The first formal talks in the long process of drawing up
a replacement for the Kyoto climate change pact opened in
Thailand on Monday 31 March with appeals to a common human
purpose to defeat global warming.
"The world is waiting for a solution that is long-term and
economically viable" - UN Secretary-General Ban Ki Moon said
in a video address to the 1,000 delegates from 190 nations
gathered in Bangkok.
The week-long meeting stems from a breakthrough agreement
in Bali last year to start negotiations to replace Kyoto,
which only binds 37 rich nations to cut emissions of greenhouse
gases by an average of five percent from 1990 levels by 2012.
UN climate experts want the new pact to impose curbs on all
countries, although there is wide disagreement about how to
share the burden between rich nations led by the United States
and developing countries such as China and India.
No major decisions are likely from the Bangkok talks - which
are intended mainly to establish a timetable for more rounds
of talks culminating in a United Nations Climate Change conference
in Copenhagen at the end of next year. "We see this as very
much a process-oriented meeting" - chief U.S. climate negotiator
Harland Watson told reporters before the opening ceremony.
However, environmental groups are keeping a close eye on
Bangkok for signs of sustained commitment by rich and poor
countries, alike, to minimising global warming by curbing
emissions of greenhouse gases such as carbon dioxide. "It's
the first test of whether the goodwill and good intentions
that were present in Bali are still there when they they get
down to the hard negotiations" - said Angela Anderson of the
Washington-based Pew Environment Group.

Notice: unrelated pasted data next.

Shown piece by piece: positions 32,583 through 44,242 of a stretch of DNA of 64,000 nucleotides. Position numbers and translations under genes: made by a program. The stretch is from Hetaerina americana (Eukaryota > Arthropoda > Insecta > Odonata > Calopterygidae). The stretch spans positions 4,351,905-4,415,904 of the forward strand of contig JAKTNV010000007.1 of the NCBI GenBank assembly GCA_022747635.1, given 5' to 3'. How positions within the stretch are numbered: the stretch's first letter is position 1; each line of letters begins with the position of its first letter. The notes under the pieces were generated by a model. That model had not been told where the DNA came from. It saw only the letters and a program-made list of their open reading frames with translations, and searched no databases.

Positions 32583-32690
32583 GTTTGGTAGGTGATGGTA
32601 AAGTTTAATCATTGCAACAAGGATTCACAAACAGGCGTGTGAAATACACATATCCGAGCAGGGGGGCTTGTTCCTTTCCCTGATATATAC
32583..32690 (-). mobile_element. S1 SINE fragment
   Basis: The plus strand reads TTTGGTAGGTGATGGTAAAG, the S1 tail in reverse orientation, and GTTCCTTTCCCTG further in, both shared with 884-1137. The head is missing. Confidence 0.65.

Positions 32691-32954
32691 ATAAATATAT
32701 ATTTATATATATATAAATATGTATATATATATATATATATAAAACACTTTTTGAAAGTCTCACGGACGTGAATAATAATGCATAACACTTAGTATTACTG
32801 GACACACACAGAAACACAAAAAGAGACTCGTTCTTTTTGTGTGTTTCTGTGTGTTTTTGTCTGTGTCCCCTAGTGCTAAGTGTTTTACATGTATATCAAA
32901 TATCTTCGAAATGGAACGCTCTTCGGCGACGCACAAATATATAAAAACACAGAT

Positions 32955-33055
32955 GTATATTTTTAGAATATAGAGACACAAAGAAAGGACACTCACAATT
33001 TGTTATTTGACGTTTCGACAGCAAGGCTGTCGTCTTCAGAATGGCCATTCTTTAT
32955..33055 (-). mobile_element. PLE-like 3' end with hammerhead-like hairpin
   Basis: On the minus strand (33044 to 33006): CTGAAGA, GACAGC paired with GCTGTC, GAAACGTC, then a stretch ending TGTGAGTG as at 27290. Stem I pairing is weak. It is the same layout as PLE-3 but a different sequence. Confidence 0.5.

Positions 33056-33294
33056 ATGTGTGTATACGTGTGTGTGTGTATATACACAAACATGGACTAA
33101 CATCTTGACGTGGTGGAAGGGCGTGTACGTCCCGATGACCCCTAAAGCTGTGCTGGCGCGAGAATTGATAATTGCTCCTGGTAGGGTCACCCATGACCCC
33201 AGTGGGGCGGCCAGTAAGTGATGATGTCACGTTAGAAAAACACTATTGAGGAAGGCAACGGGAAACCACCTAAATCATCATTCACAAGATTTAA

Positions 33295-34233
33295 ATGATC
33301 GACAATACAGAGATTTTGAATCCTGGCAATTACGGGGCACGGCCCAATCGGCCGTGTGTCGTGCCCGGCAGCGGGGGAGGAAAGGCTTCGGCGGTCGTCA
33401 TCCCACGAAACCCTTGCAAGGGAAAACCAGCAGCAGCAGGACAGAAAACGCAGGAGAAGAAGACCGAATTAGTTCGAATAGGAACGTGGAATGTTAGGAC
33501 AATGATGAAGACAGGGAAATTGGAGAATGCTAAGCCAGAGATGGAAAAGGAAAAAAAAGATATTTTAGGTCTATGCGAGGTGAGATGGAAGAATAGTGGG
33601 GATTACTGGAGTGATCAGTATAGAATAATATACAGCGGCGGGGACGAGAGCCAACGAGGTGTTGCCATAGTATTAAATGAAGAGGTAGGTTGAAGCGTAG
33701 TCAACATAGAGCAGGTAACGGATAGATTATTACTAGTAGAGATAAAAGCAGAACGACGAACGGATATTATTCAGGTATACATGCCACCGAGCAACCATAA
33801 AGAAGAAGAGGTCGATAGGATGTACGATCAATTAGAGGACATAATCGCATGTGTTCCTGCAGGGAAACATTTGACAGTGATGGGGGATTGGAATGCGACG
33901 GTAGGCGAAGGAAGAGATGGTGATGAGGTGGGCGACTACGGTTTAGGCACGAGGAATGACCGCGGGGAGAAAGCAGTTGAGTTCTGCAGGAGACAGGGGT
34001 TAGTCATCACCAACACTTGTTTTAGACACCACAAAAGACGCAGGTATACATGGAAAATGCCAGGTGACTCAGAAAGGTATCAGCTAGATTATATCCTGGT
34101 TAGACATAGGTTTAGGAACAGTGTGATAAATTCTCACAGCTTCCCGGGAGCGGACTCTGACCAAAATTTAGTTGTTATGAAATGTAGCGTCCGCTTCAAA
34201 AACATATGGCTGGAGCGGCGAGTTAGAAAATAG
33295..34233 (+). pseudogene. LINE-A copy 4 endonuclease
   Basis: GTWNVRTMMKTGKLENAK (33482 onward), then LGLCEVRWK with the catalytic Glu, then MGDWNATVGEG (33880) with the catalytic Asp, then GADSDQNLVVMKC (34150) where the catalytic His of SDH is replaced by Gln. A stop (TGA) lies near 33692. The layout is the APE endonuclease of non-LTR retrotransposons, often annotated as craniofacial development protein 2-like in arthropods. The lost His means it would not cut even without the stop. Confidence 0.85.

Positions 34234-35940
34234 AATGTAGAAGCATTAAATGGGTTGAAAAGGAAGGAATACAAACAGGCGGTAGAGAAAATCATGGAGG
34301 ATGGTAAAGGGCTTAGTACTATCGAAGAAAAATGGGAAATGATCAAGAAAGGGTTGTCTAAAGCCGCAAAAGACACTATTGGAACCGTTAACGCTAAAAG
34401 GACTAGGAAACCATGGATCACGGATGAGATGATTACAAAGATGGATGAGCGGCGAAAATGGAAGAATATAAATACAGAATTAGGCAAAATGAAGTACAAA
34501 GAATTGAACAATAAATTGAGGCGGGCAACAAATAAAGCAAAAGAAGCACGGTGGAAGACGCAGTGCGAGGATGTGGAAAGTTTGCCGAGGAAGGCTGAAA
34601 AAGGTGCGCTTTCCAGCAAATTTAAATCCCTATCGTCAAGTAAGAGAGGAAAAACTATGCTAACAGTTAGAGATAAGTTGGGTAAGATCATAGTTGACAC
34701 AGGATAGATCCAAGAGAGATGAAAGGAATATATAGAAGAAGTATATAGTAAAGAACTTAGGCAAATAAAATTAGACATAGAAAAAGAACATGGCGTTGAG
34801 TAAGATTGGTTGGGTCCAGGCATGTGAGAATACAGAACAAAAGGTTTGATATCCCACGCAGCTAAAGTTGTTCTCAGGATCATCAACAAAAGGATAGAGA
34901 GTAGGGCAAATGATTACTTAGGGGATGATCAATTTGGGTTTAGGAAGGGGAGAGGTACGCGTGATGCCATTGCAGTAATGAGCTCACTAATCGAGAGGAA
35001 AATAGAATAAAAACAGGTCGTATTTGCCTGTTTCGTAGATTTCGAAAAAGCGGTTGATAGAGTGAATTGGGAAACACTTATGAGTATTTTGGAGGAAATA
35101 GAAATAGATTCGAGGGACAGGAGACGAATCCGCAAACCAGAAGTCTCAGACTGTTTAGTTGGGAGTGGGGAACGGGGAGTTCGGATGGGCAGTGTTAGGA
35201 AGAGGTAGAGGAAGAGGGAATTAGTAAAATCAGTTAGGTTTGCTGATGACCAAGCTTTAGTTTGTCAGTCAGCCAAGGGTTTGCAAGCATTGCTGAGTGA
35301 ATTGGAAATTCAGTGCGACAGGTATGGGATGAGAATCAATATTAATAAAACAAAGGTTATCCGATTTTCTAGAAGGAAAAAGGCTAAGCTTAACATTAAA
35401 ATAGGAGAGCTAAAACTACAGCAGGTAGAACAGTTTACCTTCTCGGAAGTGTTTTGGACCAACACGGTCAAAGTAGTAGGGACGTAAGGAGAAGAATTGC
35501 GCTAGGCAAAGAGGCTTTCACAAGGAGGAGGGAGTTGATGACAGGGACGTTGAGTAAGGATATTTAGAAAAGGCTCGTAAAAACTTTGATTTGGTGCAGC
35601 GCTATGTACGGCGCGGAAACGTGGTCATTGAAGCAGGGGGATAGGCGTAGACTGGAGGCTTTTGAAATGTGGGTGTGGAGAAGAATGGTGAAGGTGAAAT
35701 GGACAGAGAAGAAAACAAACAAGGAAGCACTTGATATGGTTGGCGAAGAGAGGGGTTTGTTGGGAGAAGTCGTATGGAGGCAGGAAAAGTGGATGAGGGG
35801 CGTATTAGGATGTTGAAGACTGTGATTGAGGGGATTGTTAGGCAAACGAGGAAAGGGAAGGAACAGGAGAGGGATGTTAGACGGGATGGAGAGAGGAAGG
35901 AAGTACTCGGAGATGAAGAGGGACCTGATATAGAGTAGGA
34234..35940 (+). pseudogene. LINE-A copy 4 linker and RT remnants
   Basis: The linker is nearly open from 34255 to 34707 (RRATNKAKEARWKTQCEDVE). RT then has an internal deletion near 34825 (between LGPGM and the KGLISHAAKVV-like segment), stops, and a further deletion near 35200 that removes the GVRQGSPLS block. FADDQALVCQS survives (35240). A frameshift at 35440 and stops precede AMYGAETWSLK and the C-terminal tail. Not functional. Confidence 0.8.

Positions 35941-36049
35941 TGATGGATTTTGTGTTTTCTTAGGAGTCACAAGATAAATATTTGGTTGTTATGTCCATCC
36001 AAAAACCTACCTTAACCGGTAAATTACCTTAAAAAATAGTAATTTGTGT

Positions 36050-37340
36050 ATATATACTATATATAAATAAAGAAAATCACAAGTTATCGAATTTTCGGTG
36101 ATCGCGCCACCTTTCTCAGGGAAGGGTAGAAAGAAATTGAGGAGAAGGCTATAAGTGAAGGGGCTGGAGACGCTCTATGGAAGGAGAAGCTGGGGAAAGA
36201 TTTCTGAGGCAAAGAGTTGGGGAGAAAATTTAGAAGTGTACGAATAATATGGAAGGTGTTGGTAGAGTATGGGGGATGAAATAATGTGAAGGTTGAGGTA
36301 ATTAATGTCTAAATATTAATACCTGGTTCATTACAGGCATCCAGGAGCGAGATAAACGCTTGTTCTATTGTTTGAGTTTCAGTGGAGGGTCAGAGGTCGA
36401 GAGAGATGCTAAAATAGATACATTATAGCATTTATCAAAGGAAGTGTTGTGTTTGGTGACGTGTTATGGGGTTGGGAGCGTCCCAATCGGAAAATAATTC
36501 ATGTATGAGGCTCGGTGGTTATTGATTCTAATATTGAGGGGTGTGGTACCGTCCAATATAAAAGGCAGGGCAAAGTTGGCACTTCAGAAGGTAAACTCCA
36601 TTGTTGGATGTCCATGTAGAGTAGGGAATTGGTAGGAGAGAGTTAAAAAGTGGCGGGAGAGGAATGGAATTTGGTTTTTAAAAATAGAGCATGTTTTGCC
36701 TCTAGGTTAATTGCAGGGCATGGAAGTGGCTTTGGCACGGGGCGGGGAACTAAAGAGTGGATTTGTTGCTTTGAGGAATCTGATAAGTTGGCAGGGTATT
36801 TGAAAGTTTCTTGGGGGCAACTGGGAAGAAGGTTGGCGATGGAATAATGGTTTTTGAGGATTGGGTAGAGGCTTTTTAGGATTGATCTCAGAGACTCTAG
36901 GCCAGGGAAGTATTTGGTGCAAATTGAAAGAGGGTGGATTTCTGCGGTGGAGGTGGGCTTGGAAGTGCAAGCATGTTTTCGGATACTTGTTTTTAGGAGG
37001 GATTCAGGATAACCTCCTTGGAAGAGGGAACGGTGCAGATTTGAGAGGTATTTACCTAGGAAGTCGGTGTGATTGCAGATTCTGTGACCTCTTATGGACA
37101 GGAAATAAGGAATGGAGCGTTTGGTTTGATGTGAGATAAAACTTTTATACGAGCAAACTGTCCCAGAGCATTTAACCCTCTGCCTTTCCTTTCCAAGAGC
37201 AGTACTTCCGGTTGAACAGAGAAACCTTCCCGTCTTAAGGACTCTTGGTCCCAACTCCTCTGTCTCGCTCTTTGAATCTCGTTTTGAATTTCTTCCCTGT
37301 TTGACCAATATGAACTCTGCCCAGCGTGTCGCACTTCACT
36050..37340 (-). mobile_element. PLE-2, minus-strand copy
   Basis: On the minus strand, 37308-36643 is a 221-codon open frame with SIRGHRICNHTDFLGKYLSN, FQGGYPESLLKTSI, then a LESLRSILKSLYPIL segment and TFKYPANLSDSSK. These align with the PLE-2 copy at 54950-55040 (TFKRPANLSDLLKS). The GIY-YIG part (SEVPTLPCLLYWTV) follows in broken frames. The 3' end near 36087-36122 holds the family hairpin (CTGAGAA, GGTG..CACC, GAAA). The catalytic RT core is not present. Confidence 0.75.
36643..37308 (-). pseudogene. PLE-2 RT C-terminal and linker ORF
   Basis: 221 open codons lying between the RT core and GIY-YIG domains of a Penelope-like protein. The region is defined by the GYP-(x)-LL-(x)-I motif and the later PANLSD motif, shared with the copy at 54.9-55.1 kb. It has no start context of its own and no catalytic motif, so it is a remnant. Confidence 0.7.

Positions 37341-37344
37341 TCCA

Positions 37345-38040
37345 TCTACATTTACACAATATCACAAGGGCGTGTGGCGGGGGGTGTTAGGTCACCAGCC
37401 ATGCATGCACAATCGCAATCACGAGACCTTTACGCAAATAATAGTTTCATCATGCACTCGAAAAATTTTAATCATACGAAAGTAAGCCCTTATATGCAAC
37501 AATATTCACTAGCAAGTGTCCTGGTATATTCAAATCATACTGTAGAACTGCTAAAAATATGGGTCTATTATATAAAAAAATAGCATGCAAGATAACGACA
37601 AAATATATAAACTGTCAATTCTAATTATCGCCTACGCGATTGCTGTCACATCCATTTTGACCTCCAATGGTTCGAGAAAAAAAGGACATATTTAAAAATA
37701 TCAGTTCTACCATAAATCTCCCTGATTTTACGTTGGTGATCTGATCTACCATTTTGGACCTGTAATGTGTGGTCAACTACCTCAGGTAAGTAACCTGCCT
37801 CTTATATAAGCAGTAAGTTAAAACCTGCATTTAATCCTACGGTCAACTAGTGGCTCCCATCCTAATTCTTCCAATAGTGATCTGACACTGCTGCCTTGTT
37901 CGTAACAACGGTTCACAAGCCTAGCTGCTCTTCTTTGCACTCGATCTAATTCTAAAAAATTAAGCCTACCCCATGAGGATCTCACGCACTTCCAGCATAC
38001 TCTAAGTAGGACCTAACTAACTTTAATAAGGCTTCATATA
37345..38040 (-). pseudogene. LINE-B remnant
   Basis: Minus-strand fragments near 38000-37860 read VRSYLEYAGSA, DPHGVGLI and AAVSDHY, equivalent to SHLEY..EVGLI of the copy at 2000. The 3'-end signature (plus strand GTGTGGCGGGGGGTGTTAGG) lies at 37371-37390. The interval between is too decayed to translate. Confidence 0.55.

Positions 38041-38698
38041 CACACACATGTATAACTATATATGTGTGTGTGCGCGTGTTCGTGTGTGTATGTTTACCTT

Although the negotiations are likely to be tough and tortuous,
a series of UN climate change reports last year highlighted
the need to curb global warming. One report in particular
said it was more than 90 percent certain that human actions
- mainly burning fossil fuels - were to blame for changes
to the weather system that will bring more heatwaves, droughts,
storms and rising seas.
One major issue to be tackled is the reluctance of big developing
nations such as India and China to agree to any measures that
might curb their rapid industrialisation. Negotiators will
also have to work out how to deal with the United States -
the only rich nation not to have signed-up to Kyoto - given
that President George W. Bush will be leaving the White House
after November's election.
Bush pulled the United States out of Kyoto in 2001, saying
the pact would hurt the economy and was unfair since it excluded
big developing nations from committing to emissions cuts.
The White House has since moderated its stance by saying it
would accept emissions targets if all other big emitters follow
suit based on their individual circumstances.
This has tempered criticism, but green groups and many poorer
nations say they don't expect much progress on a replacement
climate pact until a new US administration takes office in
January 2009. All three main presidential candidates are greener
than Bush and back a cap-and-trade system to encourage business
to curb carbon emissions.
The United Nations wants the new treaty to be in place by
the end of 2009 to give companies and investors as much advance
knowledge as possible of coming changes - and national parliaments
time to ratify it before 2012, when Kyoto expires.